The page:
Amboseli Elephant 3.jpg

This development fulfills the objectives set for Amboseli National Park by the Man and the Biosphere Programme. In a land of world-famous elephant matriarchs, this program is creating biodiversity havens to benefit wildlife in the immediate area of the park, while also supporting Maasai and their livestock living near the park.

Amboseli Hippo 1.jpg

The next morning, passing through an arid area with Kilimanjaro in the background, I saw a large herd of elephants walking towards the wetlands to drink and bathe. An hour later as I went closer to a wetlands, I saw several elephants and ungulates enjoying their time in the swamp. More wildlife arrived at the wetlands as the day continued. A family of hippopotamus occasionally left the swamp to graze, Hundreds of great white pelicans, winter migrants from Eastern Europe, were enjoying pleasant weather on an island in the swamp under sunny skies.

Amboseli Elephant 4.jpg

My local guide took me to Observation Hill, overlooking the vast Amboseli wetlands. As we walked up the hill, I noticed two large signs put up by International Fund for Animal Welfare (IFAW) and Kenya Wildlife Service (KWS). One sign coined two apt phrases, “Kilimanjaro, The Life-Giving Mountain,” and “Without Kilimanjaro, Many Lives would Cease!” The other sign read, “Where Life Springs Up In A Desert.” Addressing national – and indeed global – issues, it noted, “While many wetlands in Kenya dwindle and lose biodiversity because of destructive and unchecked human activities, this protected oasis will remain a source of life. Only if man does not adversely affect it.”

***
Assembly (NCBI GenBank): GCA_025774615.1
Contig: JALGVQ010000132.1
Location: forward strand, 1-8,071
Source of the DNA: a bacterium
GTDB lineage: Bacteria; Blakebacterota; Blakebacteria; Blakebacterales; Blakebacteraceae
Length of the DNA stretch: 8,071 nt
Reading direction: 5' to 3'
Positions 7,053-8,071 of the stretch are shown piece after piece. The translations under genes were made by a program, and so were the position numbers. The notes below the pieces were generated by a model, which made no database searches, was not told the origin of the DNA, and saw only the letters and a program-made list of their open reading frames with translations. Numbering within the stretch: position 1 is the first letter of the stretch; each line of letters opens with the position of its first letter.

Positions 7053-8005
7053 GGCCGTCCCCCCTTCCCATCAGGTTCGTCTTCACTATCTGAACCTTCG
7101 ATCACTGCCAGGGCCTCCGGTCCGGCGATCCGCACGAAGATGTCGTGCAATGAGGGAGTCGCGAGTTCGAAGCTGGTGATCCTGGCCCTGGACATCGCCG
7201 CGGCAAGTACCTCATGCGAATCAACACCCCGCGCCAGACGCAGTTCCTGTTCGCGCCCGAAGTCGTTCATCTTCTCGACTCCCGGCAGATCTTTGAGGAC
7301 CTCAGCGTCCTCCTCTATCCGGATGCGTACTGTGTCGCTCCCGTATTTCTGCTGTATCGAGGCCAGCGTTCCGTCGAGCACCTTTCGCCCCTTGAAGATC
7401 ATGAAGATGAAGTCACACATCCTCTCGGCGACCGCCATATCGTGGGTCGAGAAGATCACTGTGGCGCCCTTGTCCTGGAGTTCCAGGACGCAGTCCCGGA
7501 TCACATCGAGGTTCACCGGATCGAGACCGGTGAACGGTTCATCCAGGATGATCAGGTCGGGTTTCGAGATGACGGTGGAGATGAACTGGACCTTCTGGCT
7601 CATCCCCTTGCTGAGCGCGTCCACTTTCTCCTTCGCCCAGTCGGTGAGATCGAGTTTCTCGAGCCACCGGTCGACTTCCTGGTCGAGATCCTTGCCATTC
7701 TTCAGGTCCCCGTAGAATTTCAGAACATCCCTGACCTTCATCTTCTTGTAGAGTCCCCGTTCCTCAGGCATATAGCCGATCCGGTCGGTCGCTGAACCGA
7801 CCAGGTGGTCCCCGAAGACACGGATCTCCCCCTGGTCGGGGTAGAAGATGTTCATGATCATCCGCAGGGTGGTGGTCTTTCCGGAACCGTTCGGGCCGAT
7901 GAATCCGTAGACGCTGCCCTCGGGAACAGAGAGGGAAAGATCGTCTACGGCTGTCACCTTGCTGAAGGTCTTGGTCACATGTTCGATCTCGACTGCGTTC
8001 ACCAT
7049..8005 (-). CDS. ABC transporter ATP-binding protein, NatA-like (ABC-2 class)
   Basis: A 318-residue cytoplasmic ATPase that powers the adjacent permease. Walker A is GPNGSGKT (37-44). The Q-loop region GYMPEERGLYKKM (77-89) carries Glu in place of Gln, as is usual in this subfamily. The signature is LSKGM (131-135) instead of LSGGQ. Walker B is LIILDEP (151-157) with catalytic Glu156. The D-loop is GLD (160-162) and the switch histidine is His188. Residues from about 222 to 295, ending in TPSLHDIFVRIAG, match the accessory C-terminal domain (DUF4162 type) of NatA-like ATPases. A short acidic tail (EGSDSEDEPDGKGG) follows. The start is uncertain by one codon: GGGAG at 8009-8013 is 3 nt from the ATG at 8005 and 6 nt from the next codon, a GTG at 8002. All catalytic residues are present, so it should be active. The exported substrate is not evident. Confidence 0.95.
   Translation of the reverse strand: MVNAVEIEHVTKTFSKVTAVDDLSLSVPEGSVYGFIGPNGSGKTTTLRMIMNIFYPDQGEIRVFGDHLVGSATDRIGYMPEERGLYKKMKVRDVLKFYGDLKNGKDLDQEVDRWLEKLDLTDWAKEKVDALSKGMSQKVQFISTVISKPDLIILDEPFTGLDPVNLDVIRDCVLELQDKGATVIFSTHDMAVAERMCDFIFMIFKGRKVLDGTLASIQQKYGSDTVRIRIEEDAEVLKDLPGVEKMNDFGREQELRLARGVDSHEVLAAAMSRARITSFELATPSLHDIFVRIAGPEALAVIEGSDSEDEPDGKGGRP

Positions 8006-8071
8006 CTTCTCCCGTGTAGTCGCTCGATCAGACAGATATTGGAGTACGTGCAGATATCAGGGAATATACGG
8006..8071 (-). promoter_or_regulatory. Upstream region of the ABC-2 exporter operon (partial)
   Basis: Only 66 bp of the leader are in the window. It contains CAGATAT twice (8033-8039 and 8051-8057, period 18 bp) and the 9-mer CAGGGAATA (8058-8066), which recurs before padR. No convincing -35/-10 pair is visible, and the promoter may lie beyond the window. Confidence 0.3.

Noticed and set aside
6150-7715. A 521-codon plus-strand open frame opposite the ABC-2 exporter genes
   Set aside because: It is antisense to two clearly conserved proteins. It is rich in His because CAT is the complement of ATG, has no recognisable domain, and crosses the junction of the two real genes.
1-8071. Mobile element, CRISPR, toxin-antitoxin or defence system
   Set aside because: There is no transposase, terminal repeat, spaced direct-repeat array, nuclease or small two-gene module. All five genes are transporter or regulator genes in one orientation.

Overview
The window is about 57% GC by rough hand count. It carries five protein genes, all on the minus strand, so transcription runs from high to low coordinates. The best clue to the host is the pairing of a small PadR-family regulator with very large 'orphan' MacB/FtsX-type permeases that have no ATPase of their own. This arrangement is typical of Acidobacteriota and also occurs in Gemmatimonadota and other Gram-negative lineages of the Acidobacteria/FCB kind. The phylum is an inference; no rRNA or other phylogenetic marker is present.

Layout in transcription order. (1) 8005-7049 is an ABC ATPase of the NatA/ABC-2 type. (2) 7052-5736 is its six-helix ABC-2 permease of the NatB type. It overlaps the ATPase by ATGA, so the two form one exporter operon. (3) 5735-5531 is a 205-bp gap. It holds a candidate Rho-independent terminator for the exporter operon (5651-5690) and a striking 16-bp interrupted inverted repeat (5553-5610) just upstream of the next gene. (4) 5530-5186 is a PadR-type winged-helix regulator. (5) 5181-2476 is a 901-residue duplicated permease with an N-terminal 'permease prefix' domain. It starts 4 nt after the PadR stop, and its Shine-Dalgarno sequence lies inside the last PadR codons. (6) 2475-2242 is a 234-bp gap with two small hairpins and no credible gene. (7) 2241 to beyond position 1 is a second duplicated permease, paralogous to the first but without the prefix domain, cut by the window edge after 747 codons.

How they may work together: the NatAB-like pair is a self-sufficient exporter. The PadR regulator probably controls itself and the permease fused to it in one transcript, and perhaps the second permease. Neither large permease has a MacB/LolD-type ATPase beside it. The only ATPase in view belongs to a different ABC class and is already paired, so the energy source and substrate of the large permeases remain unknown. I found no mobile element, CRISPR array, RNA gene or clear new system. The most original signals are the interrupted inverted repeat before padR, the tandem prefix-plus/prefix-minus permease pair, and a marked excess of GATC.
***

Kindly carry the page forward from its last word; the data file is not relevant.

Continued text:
Pongpol Adireksarn was born in Bangkok, Thailand, and received a Bachelor Degree in International Relations from Lehigh University, USA, and a Master Degree in the same field from American University, USA. Elected four times as a Member of Parliament from Saraburi Province, he was appointed Minister of Foreign Affairs, Minister of Tourism and Sports, Minister of Agriculture and Cooperatives, Minister of Education, and Deputy Prime Minister. Pongpol wrote several novels in Thai and English using his real name and the pen name “Paul Adirex”.  In the past nine years, Pongpol has been producer and host of a television documentary program on world heritage sites which has led him to many national parks and wildlife reserves all over the world, prompting him to become seriously interested in wildlife threatened species.
All photos © Pongpol Adireksarn.

Foiled !

Today I tried to go to the Shiloh Indian Mounds in TN and the Holcut Memorial in MS (dedicated to a town submerged in the 80’s when the Feds constructed the Tennessee- Tombigbee Waterway). This is what I saw at both places:


It’s the same shut gate I’ve seen on this month’s expedition at Great Smoky Mountain Nat’l Park, Wheeler Nat’l Park, Lookout Mtn Nat’l Park, etc.  Let’s hope this shutdown is resolved soon and I can get in to document Dale Hollow Nat’l Fish Hatchery, Big South Fork Nat’l River Area, Oak Ridge Nat’l Lab (for interview on climate change), the Land between the Lakes Nat’l Recreation Area, Shawnee Nat’l Forest, Cincinnati’s EPA Cluster Lab on Water Technology, et al.

Our National Parks, historic Parks, River Areas, and national Labs are probably more extensive and significant than most of us ever realize. On this expedition – with so many barriers up – I am overwhelmed by how much we take them for granted and what we lose when we don’t have them.

On top of old Smoky…

Elevation 5046' - Smoky Mountain N P  - NWNL Mississippi River Basin expedition 2013
NWNL Mississippi River Basin Expedition 2013 – Smoky Mountain National Park, Elevation 5046′

White Nile River Basin Exp. – Murchison Falls NP